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The Photographer’s Stories

This week, I went to an early preview showing of the Paul Strand: Photography and Film for the 20th Century exhibition at the V&A Museum. I wasn’t familiar with Strand’s work, but it wasn’t long before I found myself thoroughly immersed in his life through the lens.

It wasn’t just the beauty of Strand’s pictures that astounded me. Sure, they were lovely to look at; the quality, the composition, the light. To the eye, they were aesthetically pleasing. But to the heart, they were something much more.

New York-born Strand travelled extensively during his career, photographing his way through America, Canada, Mexico, Europe and Africa. While he was a modernist photographer, he didn’t specialise in one type of photography, but rather captured the things that interested him, whether it was an intimate portrait of his first wife or a close-up of cabbages. He also didn’t flit between places and people, snapping fleeting experiences as photographers often do, instead choosing to spend anything between a few weeks to a few months in certain places to understand the local people, the industries they were involved in and how they survived. A placard next to one NYC photograph read, ‘He concentrated on older figures from the various ethnic groups that populated that part of the city. Before him, few photographers had attempted to make such monumental statements about everyday people’. My brain started to fizz with excitement and curiosity.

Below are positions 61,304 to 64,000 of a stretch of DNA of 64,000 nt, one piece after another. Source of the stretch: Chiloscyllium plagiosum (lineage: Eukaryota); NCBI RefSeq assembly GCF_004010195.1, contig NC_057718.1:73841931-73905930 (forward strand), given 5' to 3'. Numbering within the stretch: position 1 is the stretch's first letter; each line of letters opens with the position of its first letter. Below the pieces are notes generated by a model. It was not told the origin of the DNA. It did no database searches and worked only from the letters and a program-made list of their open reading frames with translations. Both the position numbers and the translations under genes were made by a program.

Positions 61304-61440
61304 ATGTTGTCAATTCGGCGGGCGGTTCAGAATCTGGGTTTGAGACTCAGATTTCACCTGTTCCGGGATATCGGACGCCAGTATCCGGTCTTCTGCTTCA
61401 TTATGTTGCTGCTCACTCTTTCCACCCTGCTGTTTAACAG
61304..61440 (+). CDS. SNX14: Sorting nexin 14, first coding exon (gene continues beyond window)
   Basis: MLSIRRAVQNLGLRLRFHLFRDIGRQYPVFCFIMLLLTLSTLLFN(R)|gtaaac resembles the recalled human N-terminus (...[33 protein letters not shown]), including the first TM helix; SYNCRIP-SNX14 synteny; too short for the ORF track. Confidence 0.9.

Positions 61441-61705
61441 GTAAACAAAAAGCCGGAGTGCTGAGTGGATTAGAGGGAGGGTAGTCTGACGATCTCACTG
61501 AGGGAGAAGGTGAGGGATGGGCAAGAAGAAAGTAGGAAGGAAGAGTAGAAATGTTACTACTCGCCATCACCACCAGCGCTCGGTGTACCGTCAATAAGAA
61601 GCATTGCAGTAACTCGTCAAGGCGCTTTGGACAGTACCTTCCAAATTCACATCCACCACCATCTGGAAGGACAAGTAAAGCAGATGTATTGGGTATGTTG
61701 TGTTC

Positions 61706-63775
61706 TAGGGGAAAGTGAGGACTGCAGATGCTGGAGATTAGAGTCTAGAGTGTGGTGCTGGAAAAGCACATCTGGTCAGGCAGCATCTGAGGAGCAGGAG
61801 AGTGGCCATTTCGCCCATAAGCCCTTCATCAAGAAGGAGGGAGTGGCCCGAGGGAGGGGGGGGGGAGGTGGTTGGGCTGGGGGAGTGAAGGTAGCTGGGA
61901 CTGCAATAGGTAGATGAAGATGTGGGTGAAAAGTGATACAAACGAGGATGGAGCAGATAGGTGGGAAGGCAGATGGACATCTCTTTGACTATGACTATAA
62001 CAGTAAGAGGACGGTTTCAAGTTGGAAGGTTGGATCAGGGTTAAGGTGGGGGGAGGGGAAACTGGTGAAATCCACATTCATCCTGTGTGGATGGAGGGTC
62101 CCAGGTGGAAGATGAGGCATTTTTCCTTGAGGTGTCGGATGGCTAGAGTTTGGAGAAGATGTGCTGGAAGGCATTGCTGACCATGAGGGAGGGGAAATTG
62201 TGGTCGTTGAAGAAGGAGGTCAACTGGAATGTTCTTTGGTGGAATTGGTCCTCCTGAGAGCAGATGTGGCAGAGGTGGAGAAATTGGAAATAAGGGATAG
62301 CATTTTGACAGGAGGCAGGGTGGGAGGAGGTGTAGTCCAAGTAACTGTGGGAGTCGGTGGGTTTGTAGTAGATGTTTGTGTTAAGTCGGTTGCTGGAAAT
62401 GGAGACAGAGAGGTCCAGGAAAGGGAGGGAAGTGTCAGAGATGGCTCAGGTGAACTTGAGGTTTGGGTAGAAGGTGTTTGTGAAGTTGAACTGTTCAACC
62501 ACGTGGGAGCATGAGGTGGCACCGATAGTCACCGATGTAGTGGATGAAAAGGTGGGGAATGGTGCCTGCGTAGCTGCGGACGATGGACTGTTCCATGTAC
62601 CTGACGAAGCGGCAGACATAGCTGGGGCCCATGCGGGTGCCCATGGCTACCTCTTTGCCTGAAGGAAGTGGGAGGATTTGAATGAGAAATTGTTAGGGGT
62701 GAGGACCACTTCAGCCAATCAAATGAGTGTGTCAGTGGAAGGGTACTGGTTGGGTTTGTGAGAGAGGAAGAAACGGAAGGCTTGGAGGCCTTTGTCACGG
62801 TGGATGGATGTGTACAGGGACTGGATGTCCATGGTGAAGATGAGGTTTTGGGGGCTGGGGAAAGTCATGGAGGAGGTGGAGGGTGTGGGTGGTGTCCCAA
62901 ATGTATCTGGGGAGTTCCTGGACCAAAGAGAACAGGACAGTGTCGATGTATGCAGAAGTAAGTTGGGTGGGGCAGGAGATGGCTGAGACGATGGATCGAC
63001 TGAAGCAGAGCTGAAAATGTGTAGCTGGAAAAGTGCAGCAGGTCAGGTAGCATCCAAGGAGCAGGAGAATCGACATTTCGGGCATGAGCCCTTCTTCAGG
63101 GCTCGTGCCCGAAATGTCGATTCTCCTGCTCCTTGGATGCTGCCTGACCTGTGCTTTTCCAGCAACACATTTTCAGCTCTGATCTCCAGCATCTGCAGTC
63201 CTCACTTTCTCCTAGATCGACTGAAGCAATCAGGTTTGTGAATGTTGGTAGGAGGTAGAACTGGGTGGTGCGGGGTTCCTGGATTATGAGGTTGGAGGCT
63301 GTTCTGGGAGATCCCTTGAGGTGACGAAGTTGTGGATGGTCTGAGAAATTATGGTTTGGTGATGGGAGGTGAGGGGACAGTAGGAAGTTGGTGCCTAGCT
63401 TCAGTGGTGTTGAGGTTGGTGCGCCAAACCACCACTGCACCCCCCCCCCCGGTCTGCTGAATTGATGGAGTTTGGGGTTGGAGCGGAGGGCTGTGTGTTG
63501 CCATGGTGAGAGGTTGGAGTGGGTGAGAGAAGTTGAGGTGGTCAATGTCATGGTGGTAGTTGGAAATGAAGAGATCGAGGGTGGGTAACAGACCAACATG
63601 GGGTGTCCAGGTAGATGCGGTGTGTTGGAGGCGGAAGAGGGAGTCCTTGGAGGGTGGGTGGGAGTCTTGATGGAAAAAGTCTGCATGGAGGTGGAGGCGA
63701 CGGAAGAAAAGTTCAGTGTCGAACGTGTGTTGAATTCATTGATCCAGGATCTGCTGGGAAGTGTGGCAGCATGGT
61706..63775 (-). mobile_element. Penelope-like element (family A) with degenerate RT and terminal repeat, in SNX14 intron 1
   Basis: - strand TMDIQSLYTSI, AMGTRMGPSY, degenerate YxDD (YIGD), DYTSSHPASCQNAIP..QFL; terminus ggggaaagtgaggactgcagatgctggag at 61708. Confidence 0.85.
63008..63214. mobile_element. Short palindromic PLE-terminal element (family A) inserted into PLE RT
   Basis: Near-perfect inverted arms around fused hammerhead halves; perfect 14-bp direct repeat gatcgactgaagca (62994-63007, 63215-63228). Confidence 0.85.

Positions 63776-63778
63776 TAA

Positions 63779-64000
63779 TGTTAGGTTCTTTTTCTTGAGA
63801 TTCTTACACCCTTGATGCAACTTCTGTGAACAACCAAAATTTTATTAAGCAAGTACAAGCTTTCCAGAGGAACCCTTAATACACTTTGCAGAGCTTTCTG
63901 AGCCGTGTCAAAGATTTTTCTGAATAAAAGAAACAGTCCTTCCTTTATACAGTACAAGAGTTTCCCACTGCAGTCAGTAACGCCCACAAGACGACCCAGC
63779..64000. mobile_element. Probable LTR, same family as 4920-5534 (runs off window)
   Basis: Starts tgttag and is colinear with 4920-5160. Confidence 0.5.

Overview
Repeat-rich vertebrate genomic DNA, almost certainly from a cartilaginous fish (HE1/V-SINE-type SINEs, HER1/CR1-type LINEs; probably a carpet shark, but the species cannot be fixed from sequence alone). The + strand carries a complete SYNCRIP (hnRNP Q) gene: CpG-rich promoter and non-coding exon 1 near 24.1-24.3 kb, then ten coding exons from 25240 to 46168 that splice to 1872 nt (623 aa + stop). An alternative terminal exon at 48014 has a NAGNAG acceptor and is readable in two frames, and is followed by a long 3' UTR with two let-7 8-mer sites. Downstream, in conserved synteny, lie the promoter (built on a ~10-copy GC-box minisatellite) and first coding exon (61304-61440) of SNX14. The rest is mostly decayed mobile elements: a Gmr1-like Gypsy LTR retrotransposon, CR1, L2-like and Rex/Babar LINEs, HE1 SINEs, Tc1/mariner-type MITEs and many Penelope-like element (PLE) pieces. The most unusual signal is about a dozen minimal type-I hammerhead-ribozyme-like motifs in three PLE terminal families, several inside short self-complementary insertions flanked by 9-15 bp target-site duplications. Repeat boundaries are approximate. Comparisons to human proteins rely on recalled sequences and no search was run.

Strand was an anthropologist.

In the 1950s, he spent over five weeks in the Italian village of Luzzara. One particularly evocative print (the photo at the top) shows the Lusetti family — the mother, and her five sons — stood outside their farmhouse. One of the sons, Valentino, was Strand’s guide around the village, and explained that he had learned English while he was a prisoner of war during the Second World War. In his comments, Strand added that their father, a fellow communist, had been beaten to death by political opponents.

While the photographs tell their own stories, Strand’s notes accompanying each print or collection of prints certainly encourage you to see the photos in a fuller, more perspicacious way. As with most anthropological research, his photos weren’t just about stories, but the evidence of those stories and the source of his conclusions: the people he photographed.

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Two siblings, John and Jean MacLellan, who appeared in the above photo when they were children, taken in the Outer Hebrides, came to the exhibition. Jean spoke to me about her experience of the ‘photoshoot’.

‘I don’t remember it, but John does. Our parents must’ve spoken to him [Strand] about it. We were often photographed by two local GPs that were into that, so it was just another photo. We just did what we were told, looking out the window and kneeling on a sofa, or a bench as it was known back then. We didn’t know who he was for a very long time. I had the book at home for years, but it was only a few weeks ago, when this was all happening [the exhibition] and a filmmaker said, ‘you must’ve felt honoured’, that I realised how big he was. I’d like to find out more about the story so I can pass it on to my children.’

It was believed that Strand was motivated to take the photo by the idea that things would change.

After being transported through Strand’s world ventures and his relationship with nature and landscapes, I came to the last photograph. It was of Strand himself, in his garden in France in the 1970s, six years before he died. He was stood holding his camera and looking elsewhere; the perfect denouement.

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